Reverse Engineering OMNIVISION OS12D40 Driver

In Part 6 of our series, we structured a theoretical discussion regarding the devices, how they communicate, and the hardware elements that enable this.

Another very interesting folder that we come across during our investigation is /lib, which includes all the libraries for executables and device drivers developed by Novatek that allow the operating system to properly configure and set up all the hardware devices connected to the board. To begin, let’s introduce the topic by explaining what device drivers are and how they work on Linux-based systems.

Development of a Device Driver in Linux

The development of a device driver is done through the creation of a kernel module. Kernel modules are pieces of code that can be loaded at runtime dynamically. To load a kernel module, you can use the insmod name_module_to_load tool, which represents the path to the .ko file where the module is compiled and linked.

As the name implies, the main advantage of adopting modules is modularity. Each module is a unit in itself, each of which performs a specific task and is capable of interacting with the others. Do we need to disable a peripheral? We can only disable one module. Are we installing another one? We can enable another module. All of this without losing the other modules that manage entirely other peripherals. The concept of software modularity is very close, if not completely, to physical modularity ― in an “open” machine, I am free to install the peripherals I want with the devices I want.

The development of a device driver, however, is not risk-free. In fact, a device driver sits at the level between the applications, the operating system, and the devices to be controlled. So, it has privileged access over certain structures of the operating system. This can present problems such as race-condition and deadlock. Another issue concerns system integrity: If, by enabling a kernel extension, the module is able to access privileged sections, how can we prevent cyber attacks in case of intrusion? Challenges such as these remain open to this day.

Returning to Reolink, all kernel modules and extensions are contained within the /lib/modules folder and are loaded at system startup. Technically, a kernel module is an object file that is a fragment of executable code, which references external functions. .ko files are nothing more than executable files, so it is possible to reverse engineer them without adopting any special gimmicks.

For those interested in developing new modules for Linux, there is an excellent resource on the subject named "The Linux Kernel Module Programming Guide" which gives an excellent introduction to device driver development. This is recommended reading!

OMNIVISION Sensor Device Driver

The modules are loaded dynamically by the /etc/init.d/S10_SysInit2 script, which is started as soon as the operating system is loaded. Enumerated within this file are a number of modules to control, operate, and set up the various devices on the board ― including the optical sensor, artificial intelligence engine, and external peripherals.

insmod module_to_load.ko

What we want to do in this section is to choose a device driver and try-through some reverse engineering actions to understand how it works and how it interfaces with the system. For this purpose, we have chosen to explore one of the device drivers par excellence, the device driver for the OMNIVISION optical sensor.

The device driver for the optical sensor nvt_sen_os12d40.ko is located within the /lib/modules/4.19.91/hdal/sen_os12d40 folder, where os12d40 is the model of the sensor equipped in the Reolink RLC-810A camera. A quick inspection within the file utility shows that it is an ELF file for the ARM architecture.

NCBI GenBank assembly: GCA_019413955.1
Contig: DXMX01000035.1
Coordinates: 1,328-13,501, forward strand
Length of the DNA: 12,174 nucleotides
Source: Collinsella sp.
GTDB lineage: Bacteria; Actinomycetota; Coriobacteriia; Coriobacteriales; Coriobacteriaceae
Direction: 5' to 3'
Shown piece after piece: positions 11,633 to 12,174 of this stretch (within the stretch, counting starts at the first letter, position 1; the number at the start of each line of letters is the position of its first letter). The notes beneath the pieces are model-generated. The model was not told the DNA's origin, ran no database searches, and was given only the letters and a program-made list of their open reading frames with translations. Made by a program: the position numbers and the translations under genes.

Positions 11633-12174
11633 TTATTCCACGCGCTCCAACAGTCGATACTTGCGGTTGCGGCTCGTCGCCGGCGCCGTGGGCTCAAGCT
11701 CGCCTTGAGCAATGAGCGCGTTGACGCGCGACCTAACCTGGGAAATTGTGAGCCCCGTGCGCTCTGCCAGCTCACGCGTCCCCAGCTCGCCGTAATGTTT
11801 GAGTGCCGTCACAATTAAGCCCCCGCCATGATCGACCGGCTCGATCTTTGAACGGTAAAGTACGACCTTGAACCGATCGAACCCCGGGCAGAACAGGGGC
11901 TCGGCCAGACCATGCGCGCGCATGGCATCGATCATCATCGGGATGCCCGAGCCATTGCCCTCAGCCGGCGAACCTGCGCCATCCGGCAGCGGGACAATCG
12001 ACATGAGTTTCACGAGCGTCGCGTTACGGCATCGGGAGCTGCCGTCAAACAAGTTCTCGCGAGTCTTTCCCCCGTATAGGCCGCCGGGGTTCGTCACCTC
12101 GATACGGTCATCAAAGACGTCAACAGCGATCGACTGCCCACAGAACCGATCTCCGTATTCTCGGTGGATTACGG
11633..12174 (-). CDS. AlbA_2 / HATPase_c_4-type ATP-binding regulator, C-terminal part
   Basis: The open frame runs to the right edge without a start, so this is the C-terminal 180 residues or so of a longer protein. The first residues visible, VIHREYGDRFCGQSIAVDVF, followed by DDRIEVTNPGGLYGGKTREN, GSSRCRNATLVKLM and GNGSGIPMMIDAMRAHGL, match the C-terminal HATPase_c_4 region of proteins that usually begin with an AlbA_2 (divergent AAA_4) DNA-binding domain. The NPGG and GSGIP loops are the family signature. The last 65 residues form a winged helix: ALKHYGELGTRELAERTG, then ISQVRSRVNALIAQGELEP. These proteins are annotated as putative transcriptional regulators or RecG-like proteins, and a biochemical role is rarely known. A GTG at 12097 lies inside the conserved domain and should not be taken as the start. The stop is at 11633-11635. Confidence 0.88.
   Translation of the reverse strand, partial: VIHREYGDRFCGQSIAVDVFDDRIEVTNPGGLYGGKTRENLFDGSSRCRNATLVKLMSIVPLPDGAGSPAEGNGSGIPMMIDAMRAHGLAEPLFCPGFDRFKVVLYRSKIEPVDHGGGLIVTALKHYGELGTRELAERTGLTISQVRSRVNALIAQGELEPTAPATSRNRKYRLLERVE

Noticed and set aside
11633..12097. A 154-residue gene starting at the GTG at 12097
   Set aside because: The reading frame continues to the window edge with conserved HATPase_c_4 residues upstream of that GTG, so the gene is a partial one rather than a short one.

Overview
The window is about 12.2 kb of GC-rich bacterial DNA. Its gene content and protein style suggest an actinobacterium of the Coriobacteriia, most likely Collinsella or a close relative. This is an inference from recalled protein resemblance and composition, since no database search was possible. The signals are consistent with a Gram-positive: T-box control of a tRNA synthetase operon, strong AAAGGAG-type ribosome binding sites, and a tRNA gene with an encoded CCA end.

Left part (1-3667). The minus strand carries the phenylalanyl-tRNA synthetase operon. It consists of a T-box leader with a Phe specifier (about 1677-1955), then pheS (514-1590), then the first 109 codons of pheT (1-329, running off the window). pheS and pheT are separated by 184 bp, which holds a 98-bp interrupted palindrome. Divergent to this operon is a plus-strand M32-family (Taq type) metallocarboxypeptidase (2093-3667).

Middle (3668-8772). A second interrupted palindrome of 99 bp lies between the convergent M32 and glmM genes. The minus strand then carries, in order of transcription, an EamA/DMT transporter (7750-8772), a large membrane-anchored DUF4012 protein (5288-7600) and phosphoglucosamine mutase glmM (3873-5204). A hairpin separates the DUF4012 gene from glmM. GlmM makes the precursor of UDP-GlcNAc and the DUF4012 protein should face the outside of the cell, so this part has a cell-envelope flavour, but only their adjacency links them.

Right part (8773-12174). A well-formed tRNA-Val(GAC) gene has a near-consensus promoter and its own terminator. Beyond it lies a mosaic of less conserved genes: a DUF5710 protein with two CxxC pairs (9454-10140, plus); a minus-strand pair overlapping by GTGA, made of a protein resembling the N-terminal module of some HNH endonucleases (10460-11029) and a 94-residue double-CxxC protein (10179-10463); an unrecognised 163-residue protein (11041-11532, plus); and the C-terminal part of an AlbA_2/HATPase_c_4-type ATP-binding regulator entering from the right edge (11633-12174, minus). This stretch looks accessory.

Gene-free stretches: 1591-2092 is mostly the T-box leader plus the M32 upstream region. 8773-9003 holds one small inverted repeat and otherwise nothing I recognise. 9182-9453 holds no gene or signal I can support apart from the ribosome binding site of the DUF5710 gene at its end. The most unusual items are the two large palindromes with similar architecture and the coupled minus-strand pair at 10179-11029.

nvt_sen_os12d40.ko: ELF 32-bit LSB relocatable, ARM, EABI5 version 1 (SYSV), BuildID[sha1]=01ccd81e7f0982593f7ca5b5c8c31f79e0e5f0aa, not stripped

In addition, we find that the binary contains some useful information since it is “not stripped.” Let’s take a step back to better understand what “stripped” means. When we create a program, if specified, the compiler makes sure to put some useful debugging information inside the file. This includes the name of the function used, the name of the variables. This is very valuable information for reverse engineering.

Is it useful to leave non-stripped binaries in production? Yes and no. On the one hand, it allows those who are more experienced to be able to better understand how a binary works and to be able to generate a more detailed core dump, but on the other hand it is all overhead that weighs on the size of each binary. Knowing this, it is practical for developers to include kernel modules with debug information to get more details in case of an error.

We gather more information regarding the kernel extension through the modinfo utility.

filename:       /lib/modules/4.19.91/hdal/sen_os12d40/nvt_sen_os12d40.ko
license:        GPL
description:    sen_os12d40
author:         Novatek Corp.
version:        1.40.000
srcversion:     E22953EBFA0A94EB836FD2B
depends:        kdrv_builtin,kwrap,kflow_videocapture
name:           nvt_sen_os12d40
vermagic:       4.19.91 SMP preempt mod_unload modversions ARMv7 
parm:           sen_cfg_path:Path of cfg file (charp)
parm:           sen_debug_level:Debug message level (int)

Let’s spend some time commenting on the result of the tool. The driver was developed by Novatek and GPL was specified as the license. At the moment, we can ignore the version field and the srcversion. The depends field is very important, because it specifies any dependencies of the kernel module on others ― in this case, the optical sensor module depends on kdrv_builtin, kwrap, and kflow_videocapture. There are two parameters that the extension accepts: the absolute path to the configuration file (charp: pointer to a char array) and the debug level (int: an integer), which specifies how verbose the module should be.